Justice Secretary Kenneth Clarke's pledge to stop sending thousands of criminals to prison, which so angered Tory right-wingers last month, was inspired by Winston Churchill, the Justice minister Crispin Blunt will say today. He will tell an audience in London that Mr Clarke's claim that prison doesn't work was based on the war-time prime minister's penal reform policy. Many will interpret Mr Blunt's comments as a direct attack on the former Tory home secretary Michael Howard, who criticised Mr Clarke by repeating his famous political catchphrase "prison works".
Mr Blunt will say that when Churchill proposed his reforms in 1910 he was also accused of being "soft" on crime by people who did not try to understand what was actually being proposed. He will say: "Some things don't change. Serious offenders who commit serious crimes are still going to go to prison. What the Justice Secretary called for was a more sensible way of dealing with offenders." Mr Blunt adds: "The quality that shines through Churchill's speech is his humanity towards the offender. And we should not blind ourselves to the fact that, in some ways, we have made pitifully little progress since 1910. Today too many offenders need a great deal of support because of the hand played to them by circumstance."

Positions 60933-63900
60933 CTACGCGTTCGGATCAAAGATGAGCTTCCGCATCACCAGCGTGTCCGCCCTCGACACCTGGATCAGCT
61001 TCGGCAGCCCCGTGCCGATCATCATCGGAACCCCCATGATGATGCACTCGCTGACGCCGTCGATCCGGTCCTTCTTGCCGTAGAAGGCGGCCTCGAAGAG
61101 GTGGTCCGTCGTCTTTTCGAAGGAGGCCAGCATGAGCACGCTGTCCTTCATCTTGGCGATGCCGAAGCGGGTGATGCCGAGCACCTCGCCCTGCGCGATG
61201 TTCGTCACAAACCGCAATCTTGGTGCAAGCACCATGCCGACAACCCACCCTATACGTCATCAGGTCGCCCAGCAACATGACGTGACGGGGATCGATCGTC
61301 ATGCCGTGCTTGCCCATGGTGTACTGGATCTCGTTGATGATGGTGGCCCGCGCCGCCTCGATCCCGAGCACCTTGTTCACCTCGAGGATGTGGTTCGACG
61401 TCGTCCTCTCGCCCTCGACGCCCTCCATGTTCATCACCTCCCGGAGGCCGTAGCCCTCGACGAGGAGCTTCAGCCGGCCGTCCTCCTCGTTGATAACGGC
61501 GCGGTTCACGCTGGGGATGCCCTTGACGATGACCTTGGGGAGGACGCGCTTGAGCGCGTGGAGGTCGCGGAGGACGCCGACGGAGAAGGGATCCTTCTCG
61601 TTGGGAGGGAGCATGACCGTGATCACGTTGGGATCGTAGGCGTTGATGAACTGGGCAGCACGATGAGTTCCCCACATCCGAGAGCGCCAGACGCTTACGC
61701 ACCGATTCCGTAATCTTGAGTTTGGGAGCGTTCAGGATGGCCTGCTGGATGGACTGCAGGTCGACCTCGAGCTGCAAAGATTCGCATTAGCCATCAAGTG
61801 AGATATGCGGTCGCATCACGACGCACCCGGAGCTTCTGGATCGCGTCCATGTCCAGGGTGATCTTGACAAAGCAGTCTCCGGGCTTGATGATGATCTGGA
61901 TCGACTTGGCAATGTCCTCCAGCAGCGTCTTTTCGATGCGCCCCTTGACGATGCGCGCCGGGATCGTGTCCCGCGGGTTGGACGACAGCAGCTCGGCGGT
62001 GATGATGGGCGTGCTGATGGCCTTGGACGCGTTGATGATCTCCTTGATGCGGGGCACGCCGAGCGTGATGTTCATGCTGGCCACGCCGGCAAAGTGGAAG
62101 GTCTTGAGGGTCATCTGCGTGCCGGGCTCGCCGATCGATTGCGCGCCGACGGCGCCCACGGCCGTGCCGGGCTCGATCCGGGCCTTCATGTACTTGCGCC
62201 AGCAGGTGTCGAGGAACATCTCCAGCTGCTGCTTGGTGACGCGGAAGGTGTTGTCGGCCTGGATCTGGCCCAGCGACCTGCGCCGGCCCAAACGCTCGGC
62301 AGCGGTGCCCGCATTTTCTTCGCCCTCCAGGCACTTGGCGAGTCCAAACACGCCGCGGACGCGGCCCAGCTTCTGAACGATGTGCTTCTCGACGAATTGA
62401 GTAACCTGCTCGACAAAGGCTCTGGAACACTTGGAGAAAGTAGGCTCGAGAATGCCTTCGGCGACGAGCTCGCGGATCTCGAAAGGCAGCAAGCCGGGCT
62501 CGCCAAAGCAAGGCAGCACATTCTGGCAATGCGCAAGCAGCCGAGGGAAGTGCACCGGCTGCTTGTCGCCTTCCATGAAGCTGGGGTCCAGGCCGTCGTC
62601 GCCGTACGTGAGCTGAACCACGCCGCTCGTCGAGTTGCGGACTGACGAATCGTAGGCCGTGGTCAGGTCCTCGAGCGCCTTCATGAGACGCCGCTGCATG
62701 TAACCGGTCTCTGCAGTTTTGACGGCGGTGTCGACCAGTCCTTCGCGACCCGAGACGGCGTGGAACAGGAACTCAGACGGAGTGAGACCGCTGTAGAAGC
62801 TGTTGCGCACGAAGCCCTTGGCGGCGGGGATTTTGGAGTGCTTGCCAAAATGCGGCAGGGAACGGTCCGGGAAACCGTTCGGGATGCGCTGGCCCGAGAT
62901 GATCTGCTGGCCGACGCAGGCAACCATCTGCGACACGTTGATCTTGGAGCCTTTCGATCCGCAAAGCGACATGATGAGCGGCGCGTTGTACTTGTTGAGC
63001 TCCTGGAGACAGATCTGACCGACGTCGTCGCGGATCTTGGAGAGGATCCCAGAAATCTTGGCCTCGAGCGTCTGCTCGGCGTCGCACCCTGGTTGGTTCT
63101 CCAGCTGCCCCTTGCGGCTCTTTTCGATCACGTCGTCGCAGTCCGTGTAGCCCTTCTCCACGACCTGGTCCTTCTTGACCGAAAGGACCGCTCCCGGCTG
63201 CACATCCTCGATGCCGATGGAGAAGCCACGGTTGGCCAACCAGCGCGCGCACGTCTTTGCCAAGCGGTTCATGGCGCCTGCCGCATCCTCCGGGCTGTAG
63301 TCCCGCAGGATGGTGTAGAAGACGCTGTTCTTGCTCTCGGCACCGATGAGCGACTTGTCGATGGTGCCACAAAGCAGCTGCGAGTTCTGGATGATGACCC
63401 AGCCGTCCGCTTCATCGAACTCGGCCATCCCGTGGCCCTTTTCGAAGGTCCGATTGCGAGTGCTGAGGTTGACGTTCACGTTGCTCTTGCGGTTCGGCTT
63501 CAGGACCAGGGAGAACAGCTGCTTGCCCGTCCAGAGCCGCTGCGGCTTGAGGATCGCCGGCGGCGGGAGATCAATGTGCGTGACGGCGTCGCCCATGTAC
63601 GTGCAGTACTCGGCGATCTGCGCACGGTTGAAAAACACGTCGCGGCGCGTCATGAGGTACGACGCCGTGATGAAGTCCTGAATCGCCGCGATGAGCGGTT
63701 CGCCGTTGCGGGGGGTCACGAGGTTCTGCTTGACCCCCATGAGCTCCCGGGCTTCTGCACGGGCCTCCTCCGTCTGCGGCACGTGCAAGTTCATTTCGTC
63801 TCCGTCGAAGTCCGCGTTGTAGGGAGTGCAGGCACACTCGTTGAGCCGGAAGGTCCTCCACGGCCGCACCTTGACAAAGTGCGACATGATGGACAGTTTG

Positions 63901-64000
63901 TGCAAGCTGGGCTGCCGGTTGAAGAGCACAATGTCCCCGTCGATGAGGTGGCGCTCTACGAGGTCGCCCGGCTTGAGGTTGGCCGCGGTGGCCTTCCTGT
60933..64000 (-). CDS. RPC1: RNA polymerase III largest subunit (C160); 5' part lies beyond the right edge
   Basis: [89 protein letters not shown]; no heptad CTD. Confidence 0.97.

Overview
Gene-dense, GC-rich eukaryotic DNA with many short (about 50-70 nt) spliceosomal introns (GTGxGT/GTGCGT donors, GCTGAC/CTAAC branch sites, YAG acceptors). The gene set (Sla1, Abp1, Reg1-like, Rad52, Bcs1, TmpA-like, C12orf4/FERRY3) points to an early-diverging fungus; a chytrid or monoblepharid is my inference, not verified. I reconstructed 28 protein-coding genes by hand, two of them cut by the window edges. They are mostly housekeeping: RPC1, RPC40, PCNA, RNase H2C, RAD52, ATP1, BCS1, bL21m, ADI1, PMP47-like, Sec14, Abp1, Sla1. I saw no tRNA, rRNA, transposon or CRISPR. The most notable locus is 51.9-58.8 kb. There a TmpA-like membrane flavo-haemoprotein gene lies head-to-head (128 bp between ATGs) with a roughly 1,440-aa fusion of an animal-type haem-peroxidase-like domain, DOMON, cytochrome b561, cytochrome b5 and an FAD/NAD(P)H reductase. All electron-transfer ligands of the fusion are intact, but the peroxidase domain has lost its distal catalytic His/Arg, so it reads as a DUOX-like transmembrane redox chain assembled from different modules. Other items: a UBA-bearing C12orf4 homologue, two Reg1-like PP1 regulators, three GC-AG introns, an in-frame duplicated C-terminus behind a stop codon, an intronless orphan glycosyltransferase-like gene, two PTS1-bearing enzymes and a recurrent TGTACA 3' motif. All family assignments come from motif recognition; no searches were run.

Speaking at the National Association for the Care and Resettlement of Offenders (Nacro) at the Nacro West Norwood Centre in London, Mr Blunt said many prisoners had suffered abuse. "We know that around half of women in prison have experienced domestic violence, and up to a third have been victims of sexual abuse," he added.
"Many fail to have a support network of friends and family. Many have failed in the education system, abused drugs and alcohol or ended up homeless. Nearly half of sentenced offenders have emotional wellbeing issues including mental illness."Reuse content